She behaves as well as one can hope for; better actually, merely counting and expounding on the number of warning signs. And being driven down this track, as opposed to being in charge of the vehicle, avoiding ruts, roots and potholes, is a totally different experience. On the far right is a wall of stone in front of which a few trees cling perilously to the cliff. From the left, there’s a sudden flash of iridescent blue as unidentifiable bird darts from the trees, across the road to the other side. Is it a blue jay, she asks? I think not – too big and, ironically, too blue. Then another five or six which must have been hiding in the trees in front of the olive mill fly past to join their leader. They are European Rollers, exotic cousins of the jay. On another day, we’ll see single ones perched in solitude on telegraph wires.

Pull in here, I suggest as we reach a suitable piece of gravel off piste, and we abandon the car to walk further down the track into nowhere. It’s the sort of place that, on a good day, there might be large professional guard dogs wandering free in a cheerful but protective provençal attitude; on a bad day, there might be wolves. It would be difficult to hear them coming for here in the Alpilles the noise of the cicadas is deafening. It’s not that pleasant chatter that accompanies other sounds of the South – this is Provence at its wildest. Overgrowth abounds.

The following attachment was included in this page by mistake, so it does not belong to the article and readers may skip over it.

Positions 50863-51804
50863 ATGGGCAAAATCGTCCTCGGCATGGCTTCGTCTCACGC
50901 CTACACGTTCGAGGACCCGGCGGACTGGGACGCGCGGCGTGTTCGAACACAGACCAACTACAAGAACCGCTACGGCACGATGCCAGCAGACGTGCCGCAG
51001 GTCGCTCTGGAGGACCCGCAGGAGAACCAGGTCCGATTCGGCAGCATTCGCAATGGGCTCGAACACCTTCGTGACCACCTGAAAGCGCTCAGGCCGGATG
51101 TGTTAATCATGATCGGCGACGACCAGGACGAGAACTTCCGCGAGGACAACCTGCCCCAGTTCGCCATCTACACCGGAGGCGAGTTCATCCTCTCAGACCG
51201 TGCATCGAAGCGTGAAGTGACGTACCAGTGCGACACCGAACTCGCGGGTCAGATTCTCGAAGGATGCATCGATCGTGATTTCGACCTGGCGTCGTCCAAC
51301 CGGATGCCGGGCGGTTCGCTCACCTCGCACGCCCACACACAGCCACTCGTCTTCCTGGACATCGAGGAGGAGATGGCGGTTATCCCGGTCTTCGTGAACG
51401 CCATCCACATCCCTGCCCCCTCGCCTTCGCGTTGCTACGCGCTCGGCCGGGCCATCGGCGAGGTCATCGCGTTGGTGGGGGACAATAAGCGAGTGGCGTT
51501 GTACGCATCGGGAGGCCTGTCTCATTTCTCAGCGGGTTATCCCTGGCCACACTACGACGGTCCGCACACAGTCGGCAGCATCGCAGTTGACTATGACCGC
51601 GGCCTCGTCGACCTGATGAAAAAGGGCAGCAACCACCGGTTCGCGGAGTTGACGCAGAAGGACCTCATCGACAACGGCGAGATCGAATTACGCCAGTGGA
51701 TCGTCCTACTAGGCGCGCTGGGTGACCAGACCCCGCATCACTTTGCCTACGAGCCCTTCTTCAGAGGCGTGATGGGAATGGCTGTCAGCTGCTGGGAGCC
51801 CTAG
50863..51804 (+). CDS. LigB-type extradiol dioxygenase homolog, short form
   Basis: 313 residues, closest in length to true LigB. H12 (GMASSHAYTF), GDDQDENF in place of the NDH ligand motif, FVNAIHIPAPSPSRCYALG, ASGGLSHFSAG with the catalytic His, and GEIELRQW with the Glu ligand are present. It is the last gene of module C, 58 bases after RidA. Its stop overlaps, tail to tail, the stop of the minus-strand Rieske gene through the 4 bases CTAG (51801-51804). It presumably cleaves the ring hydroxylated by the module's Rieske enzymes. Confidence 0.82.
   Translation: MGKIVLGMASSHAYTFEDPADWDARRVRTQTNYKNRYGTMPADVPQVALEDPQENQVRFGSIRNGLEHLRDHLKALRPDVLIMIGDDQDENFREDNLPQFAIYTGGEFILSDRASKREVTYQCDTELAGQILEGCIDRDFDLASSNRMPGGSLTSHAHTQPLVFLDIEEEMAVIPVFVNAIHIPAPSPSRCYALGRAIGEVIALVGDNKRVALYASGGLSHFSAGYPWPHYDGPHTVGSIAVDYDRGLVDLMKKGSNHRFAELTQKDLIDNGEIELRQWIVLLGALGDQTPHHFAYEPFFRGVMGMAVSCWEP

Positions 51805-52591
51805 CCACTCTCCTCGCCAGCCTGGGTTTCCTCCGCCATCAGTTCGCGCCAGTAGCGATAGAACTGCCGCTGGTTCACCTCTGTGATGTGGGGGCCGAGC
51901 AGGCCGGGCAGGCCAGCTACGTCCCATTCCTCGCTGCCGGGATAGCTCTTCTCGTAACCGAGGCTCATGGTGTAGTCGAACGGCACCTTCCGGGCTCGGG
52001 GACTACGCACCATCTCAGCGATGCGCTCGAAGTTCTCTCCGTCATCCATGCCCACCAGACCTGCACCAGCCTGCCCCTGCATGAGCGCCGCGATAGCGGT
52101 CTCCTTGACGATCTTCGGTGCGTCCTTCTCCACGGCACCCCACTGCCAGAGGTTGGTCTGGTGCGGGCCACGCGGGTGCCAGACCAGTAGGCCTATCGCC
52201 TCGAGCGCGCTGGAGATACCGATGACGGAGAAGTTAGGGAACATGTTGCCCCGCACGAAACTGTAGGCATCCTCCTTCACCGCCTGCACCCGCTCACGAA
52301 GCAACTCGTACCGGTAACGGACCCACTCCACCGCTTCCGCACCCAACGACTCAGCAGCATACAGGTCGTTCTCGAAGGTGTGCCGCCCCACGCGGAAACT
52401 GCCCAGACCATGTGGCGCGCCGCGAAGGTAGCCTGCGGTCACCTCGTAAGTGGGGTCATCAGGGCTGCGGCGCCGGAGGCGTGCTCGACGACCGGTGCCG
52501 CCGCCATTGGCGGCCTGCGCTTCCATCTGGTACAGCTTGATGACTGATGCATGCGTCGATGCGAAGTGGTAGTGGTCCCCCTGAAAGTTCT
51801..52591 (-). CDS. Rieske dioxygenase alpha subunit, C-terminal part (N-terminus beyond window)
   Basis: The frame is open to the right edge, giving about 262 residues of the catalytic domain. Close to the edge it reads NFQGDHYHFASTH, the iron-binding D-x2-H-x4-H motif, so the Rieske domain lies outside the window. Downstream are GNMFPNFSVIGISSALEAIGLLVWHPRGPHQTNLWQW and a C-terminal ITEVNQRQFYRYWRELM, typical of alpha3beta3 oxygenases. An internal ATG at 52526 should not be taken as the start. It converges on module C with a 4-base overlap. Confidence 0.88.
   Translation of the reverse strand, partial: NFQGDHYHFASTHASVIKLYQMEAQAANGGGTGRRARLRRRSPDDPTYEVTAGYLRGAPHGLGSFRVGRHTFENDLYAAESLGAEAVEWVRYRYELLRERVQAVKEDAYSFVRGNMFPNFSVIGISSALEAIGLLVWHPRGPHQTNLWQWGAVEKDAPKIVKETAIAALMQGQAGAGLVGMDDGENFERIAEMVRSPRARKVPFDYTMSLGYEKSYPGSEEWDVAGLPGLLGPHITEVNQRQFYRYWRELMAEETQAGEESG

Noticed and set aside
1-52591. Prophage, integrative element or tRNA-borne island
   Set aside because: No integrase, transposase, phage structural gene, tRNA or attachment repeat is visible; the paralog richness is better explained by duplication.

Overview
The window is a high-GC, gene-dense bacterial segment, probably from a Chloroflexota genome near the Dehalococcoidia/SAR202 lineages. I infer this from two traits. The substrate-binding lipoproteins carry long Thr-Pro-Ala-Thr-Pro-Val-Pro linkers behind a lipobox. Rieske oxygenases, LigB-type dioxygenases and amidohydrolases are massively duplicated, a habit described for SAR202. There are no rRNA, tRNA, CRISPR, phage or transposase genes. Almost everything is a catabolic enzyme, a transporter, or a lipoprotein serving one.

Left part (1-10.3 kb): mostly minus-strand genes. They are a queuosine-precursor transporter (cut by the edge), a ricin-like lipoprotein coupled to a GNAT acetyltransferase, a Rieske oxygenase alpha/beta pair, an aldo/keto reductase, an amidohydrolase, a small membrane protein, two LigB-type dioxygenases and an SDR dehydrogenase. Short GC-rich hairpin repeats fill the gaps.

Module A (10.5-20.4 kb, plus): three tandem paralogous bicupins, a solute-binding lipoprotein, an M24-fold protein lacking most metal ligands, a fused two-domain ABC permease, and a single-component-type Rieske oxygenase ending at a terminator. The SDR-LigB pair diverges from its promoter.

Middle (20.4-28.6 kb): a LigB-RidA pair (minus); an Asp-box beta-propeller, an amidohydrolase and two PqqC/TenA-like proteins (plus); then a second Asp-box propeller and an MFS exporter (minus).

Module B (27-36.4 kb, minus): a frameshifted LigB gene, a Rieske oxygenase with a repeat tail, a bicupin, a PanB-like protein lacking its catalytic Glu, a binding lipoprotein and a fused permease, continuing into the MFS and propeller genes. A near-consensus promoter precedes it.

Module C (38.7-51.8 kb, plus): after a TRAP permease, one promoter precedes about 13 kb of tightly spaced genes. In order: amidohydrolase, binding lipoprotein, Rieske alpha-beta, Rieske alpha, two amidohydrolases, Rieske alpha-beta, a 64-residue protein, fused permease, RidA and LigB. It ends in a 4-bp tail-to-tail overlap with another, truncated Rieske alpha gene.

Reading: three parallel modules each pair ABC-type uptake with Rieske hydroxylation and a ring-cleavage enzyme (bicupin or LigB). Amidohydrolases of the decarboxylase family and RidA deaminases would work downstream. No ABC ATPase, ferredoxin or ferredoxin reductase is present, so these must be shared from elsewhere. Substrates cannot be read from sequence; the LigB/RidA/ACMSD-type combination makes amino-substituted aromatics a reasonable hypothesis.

Where is it, she demands with more than a hint of angst-ridden urgency? Just behind these trees, I say on reaching the bend. In fact, if you didn’t know where to look you would never see it. And when you do see it, well then you wonder how it can remain so hidden and so unknown to most people. A great and perfectly formed scallop shell is carved meticulously into the rock above a plinth that can only be an altar. She’s as amazed as I was when I first saw this edifice that has quietly contemplated its surroundings for hundreds of years. In the middle ages, it was mistaken for a waymarker of St Jacques on the route that crosses the Alpilles from Italy to Arles and onwards to Santiago Compostela, and many pilgrims somehow found their way along this lonely path. Its history is older and its raison d’être somewhat different as it’s now believed to be a Gallo-Roman taurobolic place of sacrifice.